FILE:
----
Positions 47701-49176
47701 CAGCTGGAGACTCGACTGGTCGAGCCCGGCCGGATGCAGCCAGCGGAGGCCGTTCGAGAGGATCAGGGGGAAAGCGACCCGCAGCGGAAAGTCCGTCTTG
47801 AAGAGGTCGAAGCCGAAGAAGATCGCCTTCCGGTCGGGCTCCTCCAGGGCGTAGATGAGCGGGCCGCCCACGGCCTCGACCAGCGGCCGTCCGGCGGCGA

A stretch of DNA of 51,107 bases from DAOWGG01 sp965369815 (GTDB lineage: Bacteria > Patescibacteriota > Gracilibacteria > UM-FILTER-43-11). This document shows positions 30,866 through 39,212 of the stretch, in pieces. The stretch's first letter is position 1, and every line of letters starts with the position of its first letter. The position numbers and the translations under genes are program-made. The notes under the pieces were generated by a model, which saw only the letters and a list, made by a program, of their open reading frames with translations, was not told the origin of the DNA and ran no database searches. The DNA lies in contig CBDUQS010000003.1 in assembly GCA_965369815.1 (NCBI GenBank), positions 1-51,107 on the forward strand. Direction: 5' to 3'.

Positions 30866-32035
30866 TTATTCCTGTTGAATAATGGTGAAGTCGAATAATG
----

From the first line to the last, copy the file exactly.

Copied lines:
Positions 47701-49176
47701 CAGCTGGAGACTCGACTGGTCGAGCCCGGCCGGATGCAGCCAGCGGAGGCCGTTCGAGAGGATCAGGGGGAAAGCGACCCGCAGCGGAAAGTCCGTCTTG
47801 AAGAGGTCGAAGCCGAAGAAGATCGCCTTCCGGTCGGGCTCCTCCAGGGCGTAGATGAGCGGGCCGCCCACGGCCTCGACCAGCGGCCGTCCGGCGGCGA

A stretch of DNA of 51,107 bases from DAOWGG01 sp965369815 (GTDB lineage: Bacteria > Patescibacteriota > Gracilibacteria > UM-FILTER-43-11). This document shows positions 30,866 through 39,212 of the stretch, in pieces. The stretch's first letter is position 1, and every line of letters starts with the position of its first letter. The position numbers and the translations under genes are program-made. The notes under the pieces were generated by a model, which saw only the letters and a list, made by a program, of their open reading frames with translations, was not told the origin of the DNA and ran no database searches. The DNA lies in contig CBDUQS010000003.1 in assembly GCA_965369815.1 (NCBI GenBank), positions 1-51,107 on the forward strand. Direction: 5' to 3'.

Positions 30866-32035
30866 TTATTCCTGTTGAATAATGGTGAAGTCGAATAATG